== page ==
Shmuli The Angel: A Shavuot Story

Shmuli The Angel

By: J.E.Kaller

Shmuli was known amongst the holy angels in heaven as the clumsy, befuddling, angel of the masses. Though he was crafted with the same hands of the Lord like all the angels on high, they reviled him for his ways. But one day, Shmuli got a chance.

On one eve, when the entire masses of angels were called upon to give testimony and praise of God’s glory and name amongst the heavens and earth, Shmuli was given a high honor. He was to bear the light of the Torah up to the celestial Alter on high. Other angels felt  that this opportunity, revered amongst all angels for its honor, grace, and proximity to the Lord, was too great to be bestowed upon Shmuli. Though the angels knew that he too was crafted by the same Holy Hands of the Lord, felt that his light was not bright enough, nor his song profound enough to merit this deed.

Yet, he was chosen by the the manager of ministering angels, Meetrown, to deliver this sacred light to the alter. All the angels knew better than to question the big macher, Meetrown, who received order directly from The King. On that day, while Shmuli was on his way to carry light, during the recitation of “Holy, Holy, Holy, King of Hosts” was uttered, he stood nervously before the King of Kings, and the theatre of the worlds; a stage that carried all the angels, souls, cherubs, seraphs… Agape, Shmuli glimpsed the profundity of existence, recognizing its grandeur, but also his minuteness.

He received the nod to approach the holy throne. Star struck, he began to ascend. Then, while moving, he tripped over his foot, and let the light spill out, sending galaxies of light across the firmament. The angels gasped in horror. Immediately, whispers ran through the angels that Shmuli should be called Fooly, Angel of the Lame.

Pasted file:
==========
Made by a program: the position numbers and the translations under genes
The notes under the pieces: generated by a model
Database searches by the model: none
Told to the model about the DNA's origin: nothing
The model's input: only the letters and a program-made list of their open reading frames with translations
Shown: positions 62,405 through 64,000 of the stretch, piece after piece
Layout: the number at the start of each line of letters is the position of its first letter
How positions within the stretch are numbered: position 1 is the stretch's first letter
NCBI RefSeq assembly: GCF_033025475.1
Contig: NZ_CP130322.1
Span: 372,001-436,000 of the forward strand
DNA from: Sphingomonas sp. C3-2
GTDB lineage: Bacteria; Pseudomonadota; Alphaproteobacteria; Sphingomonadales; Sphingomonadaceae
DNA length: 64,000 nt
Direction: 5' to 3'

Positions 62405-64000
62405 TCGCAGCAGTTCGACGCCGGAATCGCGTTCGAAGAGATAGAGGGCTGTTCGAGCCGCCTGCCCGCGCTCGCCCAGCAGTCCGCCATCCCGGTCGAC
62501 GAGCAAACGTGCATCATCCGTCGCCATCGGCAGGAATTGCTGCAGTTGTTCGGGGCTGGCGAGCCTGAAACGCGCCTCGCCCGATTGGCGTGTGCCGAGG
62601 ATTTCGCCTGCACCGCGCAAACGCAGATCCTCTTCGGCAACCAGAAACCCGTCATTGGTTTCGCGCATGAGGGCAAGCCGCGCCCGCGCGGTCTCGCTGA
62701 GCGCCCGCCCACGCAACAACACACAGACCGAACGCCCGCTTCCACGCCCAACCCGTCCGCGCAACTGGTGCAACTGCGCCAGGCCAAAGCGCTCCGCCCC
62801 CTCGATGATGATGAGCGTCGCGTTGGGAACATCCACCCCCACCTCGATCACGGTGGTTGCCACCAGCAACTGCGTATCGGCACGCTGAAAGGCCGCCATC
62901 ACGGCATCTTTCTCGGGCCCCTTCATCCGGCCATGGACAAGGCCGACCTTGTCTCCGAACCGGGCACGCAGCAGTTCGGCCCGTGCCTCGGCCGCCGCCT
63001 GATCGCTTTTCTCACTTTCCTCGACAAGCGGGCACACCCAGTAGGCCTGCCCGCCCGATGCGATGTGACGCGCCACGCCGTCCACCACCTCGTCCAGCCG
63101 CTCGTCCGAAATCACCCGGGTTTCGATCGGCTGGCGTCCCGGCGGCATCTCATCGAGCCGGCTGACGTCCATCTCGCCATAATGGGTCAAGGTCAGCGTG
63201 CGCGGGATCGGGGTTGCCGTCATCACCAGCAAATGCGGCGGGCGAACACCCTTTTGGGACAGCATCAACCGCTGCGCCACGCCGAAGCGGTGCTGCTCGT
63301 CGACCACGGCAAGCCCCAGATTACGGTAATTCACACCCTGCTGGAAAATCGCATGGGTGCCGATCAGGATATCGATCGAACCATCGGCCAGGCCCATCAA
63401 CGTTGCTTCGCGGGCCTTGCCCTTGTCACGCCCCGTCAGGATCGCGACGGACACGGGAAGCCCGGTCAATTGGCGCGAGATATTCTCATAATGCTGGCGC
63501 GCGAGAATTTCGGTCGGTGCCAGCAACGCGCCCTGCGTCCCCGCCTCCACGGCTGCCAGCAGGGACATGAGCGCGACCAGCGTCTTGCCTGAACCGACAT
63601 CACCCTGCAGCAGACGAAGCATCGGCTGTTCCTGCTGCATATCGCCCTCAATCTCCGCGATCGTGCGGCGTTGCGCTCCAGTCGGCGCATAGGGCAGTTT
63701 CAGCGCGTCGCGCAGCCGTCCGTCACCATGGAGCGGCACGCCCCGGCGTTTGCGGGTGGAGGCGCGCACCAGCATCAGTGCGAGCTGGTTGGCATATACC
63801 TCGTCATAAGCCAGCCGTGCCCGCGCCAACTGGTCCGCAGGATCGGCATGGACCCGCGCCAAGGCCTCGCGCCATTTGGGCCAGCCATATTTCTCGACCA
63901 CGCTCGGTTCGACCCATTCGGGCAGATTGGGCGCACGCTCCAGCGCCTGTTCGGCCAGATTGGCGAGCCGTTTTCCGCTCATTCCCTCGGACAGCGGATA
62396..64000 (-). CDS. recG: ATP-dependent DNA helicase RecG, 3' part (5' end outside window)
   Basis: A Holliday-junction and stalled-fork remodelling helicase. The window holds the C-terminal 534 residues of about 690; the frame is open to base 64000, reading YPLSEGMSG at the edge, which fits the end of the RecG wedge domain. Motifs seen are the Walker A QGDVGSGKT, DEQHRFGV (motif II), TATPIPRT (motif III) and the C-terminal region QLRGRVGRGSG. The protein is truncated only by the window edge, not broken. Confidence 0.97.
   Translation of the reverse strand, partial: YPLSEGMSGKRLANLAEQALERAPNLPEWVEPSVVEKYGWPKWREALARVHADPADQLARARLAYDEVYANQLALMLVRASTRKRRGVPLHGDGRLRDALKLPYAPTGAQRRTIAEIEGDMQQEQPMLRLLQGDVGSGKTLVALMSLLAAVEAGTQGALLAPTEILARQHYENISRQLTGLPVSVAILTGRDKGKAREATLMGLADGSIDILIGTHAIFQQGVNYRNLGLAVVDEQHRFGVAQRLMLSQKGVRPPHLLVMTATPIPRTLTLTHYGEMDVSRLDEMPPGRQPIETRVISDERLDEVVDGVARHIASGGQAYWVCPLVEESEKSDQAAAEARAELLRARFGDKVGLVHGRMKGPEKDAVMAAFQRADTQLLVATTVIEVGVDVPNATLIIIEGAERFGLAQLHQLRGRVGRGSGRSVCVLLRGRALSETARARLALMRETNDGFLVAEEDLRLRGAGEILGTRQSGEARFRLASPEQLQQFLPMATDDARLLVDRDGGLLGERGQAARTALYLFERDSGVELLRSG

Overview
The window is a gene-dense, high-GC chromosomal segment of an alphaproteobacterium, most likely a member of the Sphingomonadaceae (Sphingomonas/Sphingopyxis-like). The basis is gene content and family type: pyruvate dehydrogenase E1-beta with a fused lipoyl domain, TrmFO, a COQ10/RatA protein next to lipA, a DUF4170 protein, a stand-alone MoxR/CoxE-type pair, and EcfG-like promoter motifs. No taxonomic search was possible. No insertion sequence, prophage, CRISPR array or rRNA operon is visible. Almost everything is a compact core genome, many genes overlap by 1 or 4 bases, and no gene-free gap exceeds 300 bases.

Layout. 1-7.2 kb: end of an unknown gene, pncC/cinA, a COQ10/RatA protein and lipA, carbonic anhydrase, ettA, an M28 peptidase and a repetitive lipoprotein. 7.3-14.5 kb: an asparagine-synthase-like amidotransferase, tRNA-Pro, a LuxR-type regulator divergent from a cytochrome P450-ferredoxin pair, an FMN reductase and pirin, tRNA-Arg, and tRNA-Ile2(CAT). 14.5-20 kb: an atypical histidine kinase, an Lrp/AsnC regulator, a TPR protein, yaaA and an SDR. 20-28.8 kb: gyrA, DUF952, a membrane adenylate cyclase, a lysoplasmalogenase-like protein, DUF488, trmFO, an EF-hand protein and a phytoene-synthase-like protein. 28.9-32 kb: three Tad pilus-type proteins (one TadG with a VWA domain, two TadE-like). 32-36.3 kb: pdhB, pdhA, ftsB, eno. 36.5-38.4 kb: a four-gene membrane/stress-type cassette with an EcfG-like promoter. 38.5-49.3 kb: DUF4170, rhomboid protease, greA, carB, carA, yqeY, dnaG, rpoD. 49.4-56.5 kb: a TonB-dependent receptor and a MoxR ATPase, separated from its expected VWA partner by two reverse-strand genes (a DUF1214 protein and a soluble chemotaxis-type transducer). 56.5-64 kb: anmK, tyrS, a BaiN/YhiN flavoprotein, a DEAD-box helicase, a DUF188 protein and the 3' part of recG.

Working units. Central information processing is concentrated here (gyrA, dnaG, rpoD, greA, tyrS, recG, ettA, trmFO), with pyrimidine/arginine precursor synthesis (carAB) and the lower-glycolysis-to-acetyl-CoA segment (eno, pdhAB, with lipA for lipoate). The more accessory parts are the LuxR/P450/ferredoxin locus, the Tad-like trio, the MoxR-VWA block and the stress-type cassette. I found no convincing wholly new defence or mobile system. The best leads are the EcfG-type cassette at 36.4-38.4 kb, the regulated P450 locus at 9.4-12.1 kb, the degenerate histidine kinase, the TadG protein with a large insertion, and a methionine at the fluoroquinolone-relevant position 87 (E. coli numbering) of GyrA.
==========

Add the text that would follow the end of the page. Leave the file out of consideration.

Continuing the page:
The Lord stood, sending tsunamis of silence throughout the halls of heaven. Never having witnessed the Lord stand, all the angels trembled in fear at the affect of Shmuli’s folly. While the Lord stood, all the ministers of high expected the Lord to mete out punishment. Shmuli, aghast and terrified, clenched his holy garment. To everyone’s surprise, the Lord said, “And It is good!”

Most angels stood confused, save a few who kept their positions with solemnity and strength. The Lord then knelt down, and stirred the stars like cream in a cup of black coffee. He then spoke ten utterances that reverberated throughout the worlds, melting walls of the firmament, dispersing shards of light like fireworks in a July sky.

The Lord then stood and said to his hosts, “See!, and witness,” and the lord moved behind his throne and withdrew a curtain that revealed a mountain, a people, and a law. “This day will forever be known!” Through the curtain, all the angels understood that the spilled light ended as the glory of the Lord, resting on the humble mountain, before the humbled humans. And then the Angels understood: the Lord has his ways.

Finally before sitting, the Lord addressed Shmuli the Angel, and said, “You shall now be known as OzerHa’Or (helper of the light).” Grace touched Shmuli. Since then, he has drifted through the heavens, pouring light unto our world.


In honor of Shavuot, I decided to compose an allegory for us to play, dream, and think with. This day marks the end of the period of longing, and the beginning of the receiving. I encourage anyone to share their interpretation of the story, and ask the question: “What can we learn about Shmuli, and how can this lesson apply to us as Jews and people on Shavuot?”

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